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Broadsheet Editions: photo prints aren’t dead

Broadsheet, an online Australian city ‘what’s on’ guide, has launched Editions – a curated series of photographic prints by contributor photographers that are available for sale in five sizes.

The photo print is by Jake Roden.

It’s an interesting project, as the strictly online media company looks to monetise its photo archive by whipping up images into prints.

Editions currently features over 100 prints by 11 past and present photographers, who were asked by Broadsheet to select a series of images for the project. Prices start at $220 for an unframed 60x40cm print, and up to $2400 for a 150x100cm print framed on locally-sourced hardwood.

The photos are printed on 300gsm cotton rag stock, which is dry-mounted to an acid-free foam board by a third-party printer and framer. Photos range from landscape and aerial photos, through to commercial, fashion, food and architecture.

When Inside Imaging picked up on Editions, we were interested to know what was the photographer’s input, and whether they were remunerated.

‘Editions was born out of a desire to celebrate the wonderful work that both emerging and established photographers have done for Broadsheet over the last decade. So firstly we go through the photographer selections…,’ Emily Beasley, Broadsheet marketing manager, informed Inside Imaging. ‘Once they have gotten on board we work collaboratively with them to curate their photos down to an edit of up to 10 images, which reflect both their work for Broadsheet or otherwise from their personal collections. As we want the photographers to have the upmost control over the collections we don’t give much further brief in terms of parameters as we want them to take the lead – it is after all a reflection of their practice.’

Emily added that photographers receive a share in all sales, without stating exactly how much, and added it’s also ‘about creating a platform for them to market, sell and ship their prints all over the country, something that can be tricky for working photographers’.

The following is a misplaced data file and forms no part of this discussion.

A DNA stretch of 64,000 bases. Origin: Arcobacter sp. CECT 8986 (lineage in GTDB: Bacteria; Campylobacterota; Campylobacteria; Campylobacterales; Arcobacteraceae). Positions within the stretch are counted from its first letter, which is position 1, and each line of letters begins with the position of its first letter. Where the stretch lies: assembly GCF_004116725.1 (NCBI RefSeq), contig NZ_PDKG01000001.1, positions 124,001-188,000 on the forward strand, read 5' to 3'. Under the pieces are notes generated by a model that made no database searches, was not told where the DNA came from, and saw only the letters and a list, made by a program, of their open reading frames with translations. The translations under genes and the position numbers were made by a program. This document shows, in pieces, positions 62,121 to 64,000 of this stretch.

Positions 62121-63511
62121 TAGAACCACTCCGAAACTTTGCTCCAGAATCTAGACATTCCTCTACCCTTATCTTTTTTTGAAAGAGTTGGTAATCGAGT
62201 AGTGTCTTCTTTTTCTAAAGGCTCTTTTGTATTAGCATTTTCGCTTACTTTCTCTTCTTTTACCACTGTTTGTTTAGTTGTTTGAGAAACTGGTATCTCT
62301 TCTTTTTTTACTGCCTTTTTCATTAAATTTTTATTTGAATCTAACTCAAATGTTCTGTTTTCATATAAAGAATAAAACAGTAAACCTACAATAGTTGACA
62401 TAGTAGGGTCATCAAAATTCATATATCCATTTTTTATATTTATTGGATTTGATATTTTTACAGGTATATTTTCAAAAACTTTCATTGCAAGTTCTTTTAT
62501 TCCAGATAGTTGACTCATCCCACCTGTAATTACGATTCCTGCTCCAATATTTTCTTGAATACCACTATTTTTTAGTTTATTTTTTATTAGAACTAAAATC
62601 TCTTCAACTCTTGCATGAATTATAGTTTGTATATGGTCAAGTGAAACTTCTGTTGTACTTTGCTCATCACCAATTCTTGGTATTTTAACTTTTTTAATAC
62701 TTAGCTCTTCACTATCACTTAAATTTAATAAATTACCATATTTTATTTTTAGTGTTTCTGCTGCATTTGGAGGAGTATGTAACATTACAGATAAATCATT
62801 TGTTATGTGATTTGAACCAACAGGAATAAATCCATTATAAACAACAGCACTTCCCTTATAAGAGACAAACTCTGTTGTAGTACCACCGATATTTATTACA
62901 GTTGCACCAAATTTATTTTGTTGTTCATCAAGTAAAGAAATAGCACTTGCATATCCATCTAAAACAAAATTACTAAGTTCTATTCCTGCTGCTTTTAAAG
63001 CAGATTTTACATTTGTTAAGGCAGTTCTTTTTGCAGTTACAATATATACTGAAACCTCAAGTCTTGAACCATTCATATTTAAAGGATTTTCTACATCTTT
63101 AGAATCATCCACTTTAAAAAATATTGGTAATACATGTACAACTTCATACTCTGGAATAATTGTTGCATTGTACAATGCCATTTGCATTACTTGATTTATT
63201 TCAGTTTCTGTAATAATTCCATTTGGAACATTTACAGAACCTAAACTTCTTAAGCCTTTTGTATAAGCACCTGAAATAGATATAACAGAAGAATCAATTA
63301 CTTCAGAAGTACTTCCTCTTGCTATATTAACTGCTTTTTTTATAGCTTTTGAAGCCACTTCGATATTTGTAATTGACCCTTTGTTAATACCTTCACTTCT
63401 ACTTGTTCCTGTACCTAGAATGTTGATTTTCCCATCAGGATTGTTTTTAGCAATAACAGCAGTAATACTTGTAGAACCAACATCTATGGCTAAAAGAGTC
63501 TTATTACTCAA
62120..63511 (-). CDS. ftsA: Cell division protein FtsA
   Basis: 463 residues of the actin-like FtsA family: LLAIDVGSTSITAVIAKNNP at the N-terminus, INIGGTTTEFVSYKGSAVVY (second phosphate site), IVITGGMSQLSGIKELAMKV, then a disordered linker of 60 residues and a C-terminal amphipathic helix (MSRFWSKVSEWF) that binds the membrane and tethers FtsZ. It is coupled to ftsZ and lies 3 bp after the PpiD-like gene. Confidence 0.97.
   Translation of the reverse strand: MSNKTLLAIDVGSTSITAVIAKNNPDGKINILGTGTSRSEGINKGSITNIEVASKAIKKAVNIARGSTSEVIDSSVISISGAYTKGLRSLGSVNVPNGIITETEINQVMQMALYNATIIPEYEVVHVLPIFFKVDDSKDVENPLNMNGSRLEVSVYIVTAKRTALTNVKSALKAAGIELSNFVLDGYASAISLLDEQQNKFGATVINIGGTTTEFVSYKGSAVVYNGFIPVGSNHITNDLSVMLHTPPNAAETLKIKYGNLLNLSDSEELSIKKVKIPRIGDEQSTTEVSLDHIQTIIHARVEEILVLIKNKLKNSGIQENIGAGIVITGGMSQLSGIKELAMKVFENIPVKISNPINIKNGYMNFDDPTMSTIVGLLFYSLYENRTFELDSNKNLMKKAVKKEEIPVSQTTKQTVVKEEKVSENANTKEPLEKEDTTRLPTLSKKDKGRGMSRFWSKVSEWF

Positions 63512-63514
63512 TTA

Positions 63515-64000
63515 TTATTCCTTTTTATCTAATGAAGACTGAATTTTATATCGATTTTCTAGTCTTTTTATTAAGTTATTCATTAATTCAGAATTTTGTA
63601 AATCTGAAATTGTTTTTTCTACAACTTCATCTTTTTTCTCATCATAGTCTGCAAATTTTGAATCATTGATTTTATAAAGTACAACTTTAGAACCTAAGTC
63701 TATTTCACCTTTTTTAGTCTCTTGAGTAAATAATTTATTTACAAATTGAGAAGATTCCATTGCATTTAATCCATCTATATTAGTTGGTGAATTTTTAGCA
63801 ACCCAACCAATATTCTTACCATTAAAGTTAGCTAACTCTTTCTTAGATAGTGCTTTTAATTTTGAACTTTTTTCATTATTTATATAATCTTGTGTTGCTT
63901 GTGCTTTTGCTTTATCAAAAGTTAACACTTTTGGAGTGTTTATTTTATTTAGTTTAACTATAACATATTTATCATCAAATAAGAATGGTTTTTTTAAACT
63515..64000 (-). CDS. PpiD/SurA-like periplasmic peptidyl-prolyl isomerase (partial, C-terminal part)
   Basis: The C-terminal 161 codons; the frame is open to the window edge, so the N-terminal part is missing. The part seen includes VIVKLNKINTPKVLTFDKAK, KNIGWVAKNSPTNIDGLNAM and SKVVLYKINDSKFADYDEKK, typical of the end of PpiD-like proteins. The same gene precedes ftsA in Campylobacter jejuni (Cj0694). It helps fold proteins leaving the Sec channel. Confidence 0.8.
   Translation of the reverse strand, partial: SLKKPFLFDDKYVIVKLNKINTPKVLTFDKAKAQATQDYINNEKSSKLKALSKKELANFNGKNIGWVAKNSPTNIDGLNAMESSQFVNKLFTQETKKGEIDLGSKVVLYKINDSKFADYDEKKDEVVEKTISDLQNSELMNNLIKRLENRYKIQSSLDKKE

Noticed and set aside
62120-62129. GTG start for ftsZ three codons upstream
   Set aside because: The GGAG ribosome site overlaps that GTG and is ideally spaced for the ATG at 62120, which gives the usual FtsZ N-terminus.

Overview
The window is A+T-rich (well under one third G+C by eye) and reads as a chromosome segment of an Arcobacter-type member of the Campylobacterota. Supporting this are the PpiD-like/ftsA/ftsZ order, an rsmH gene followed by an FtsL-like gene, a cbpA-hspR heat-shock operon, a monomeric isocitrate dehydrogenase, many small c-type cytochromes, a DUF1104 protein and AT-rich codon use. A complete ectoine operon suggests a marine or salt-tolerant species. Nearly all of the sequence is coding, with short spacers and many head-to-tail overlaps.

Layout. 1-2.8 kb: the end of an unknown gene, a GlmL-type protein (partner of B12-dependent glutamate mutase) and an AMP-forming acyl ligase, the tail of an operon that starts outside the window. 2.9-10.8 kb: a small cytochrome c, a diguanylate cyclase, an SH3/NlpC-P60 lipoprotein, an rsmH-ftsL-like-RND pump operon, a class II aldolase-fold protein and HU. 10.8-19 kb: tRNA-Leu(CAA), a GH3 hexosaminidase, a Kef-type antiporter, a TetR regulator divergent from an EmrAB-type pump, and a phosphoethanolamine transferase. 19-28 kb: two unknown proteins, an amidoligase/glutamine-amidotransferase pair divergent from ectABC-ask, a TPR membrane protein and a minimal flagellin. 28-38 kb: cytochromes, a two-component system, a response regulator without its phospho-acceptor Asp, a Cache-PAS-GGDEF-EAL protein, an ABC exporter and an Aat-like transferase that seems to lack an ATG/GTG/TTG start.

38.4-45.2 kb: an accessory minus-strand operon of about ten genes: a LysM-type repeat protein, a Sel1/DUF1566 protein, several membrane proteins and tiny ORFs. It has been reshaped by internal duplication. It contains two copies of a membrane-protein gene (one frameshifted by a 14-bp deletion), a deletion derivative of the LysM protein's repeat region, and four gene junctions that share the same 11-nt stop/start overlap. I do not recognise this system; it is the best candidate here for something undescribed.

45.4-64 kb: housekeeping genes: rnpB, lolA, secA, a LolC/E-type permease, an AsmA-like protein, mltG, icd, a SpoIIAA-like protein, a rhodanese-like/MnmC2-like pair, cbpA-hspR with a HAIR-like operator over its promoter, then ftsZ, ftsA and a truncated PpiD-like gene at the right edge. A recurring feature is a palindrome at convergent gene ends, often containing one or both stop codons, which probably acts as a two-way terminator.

The participating photographers currently are Linsey Rendell, Gareth Sobey, Kate Shanasy, Michael Woods, Jessica Wyld, Peter Tarasiuk, Rebecca Mansell, Jake Roden, Nikki To, Pete Dillon and Mark Roper. The Edition print shop is set to become much larger, with Broadsheet founder Nick Shelton describing goals like horizons – ‘you never really reach them; you just keep evolving and striving to get even better’.

Michael Woods told Inside Imaging that, as an up-and-coming photographer, Broadsheet provided him with the opportunity to further his career. He went from shooting Melbourne nightlife to music festivals and concerts through Broadsheet. And not long after, he landed other editorial assignments and commercial/food photography work also came along.

Michael has since moved on from Broadsheet. One of his last editorial assignments for the publication was to capture the November 2017 result of the same-sex marriage vote at the State Library of Victoria. Having shot crowds at fever pitch during music festivals like Splendour in the Grass and Groovin’ The Moo, Michael skilfully captured the energy of the moment that Australia said ‘yes’.

It’s A Yes by Michael Woods.

‘It was a pretty mental moment,’ he said in 2017. ‘I went from shooting an intense gallery, to basically shooting a music festival … in five seconds. It was the most overwhelming feeling, to be a part of that moment. Everyone felt welcome. It genuinely nearly brought me to tears.’

The photo went viral and is part of the Editions series, along with a selection of photos he chose to represent Melbourne and the Broadsheet style. A few prints have already sold, with Editions offering an unlimited run of the artworks.

The young photographer now shoots more commercial work and also just exhibited Dream, his first large-scale solo contemporary photography project. He says that from the get-go Broadsheet were supportive and served as a critical stepping stone for his career, as well as many others, and Editions is a project he’s proud to participate in.

Michael’s photos available through Editions.

With the costs of printing Dream fresh in his mind, Michael’s happy to palm off the responsibility to Broadsheet and recuperate a slice of the sales they generate. He recommends the framed prints – they look way better.

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